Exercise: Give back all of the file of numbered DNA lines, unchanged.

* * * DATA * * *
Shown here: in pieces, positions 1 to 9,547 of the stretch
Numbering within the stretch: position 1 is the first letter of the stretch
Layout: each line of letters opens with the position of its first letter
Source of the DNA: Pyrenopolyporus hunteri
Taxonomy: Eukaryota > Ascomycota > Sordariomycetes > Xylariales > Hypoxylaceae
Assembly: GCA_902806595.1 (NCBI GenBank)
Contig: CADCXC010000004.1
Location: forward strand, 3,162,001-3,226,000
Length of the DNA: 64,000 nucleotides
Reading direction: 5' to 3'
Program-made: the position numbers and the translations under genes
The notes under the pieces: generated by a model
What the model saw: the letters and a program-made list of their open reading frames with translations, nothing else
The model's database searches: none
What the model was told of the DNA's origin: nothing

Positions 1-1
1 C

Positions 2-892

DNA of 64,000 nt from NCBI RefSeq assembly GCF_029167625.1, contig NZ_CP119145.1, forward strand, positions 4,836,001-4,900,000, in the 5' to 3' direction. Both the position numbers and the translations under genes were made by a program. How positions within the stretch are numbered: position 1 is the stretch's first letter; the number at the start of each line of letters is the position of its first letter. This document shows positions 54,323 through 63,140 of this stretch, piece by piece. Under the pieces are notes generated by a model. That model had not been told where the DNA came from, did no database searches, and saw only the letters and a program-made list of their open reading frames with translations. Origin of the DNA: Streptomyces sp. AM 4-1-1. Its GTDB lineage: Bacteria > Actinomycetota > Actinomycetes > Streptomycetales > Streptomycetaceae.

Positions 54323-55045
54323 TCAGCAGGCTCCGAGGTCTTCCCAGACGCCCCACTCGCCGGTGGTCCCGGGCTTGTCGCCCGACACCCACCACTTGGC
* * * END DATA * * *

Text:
Shown here: in pieces, positions 1 to 9,547 of the stretch
Numbering within the stretch: position 1 is the first letter of the stretch
Layout: each line of letters opens with the position of its first letter
Source of the DNA: Pyrenopolyporus hunteri
Taxonomy: Eukaryota > Ascomycota > Sordariomycetes > Xylariales > Hypoxylaceae
Assembly: GCA_902806595.1 (NCBI GenBank)
Contig: CADCXC010000004.1
Location: forward strand, 3,162,001-3,226,000
Length of the DNA: 64,000 nucleotides
Reading direction: 5' to 3'
Program-made: the position numbers and the translations under genes
The notes under the pieces: generated by a model
What the model saw: the letters and a program-made list of their open reading frames with translations, nothing else
The model's database searches: none
What the model was told of the DNA's origin: nothing

Positions 1-1
1 C

Positions 2-892

DNA of 64,000 nt from NCBI RefSeq assembly GCF_029167625.1, contig NZ_CP119145.1, forward strand, positions 4,836,001-4,900,000, in the 5' to 3' direction. Both the position numbers and the translations under genes were made by a program. How positions within the stretch are numbered: position 1 is the stretch's first letter; the number at the start of each line of letters is the position of its first letter. This document shows positions 54,323 through 63,140 of this stretch, piece by piece. Under the pieces are notes generated by a model. That model had not been told where the DNA came from, did no database searches, and saw only the letters and a program-made list of their open reading frames with translations. Origin of the DNA: Streptomyces sp. AM 4-1-1. Its GTDB lineage: Bacteria > Actinomycetota > Actinomycetes > Streptomycetales > Streptomycetaceae.

Positions 54323-55045
54323 TCAGCAGGCTCCGAGGTCTTCCCAGACGCCCCACTCGCCGGTGGTCCCGGGCTTGTCGCCCGACACCCACCACTTGGC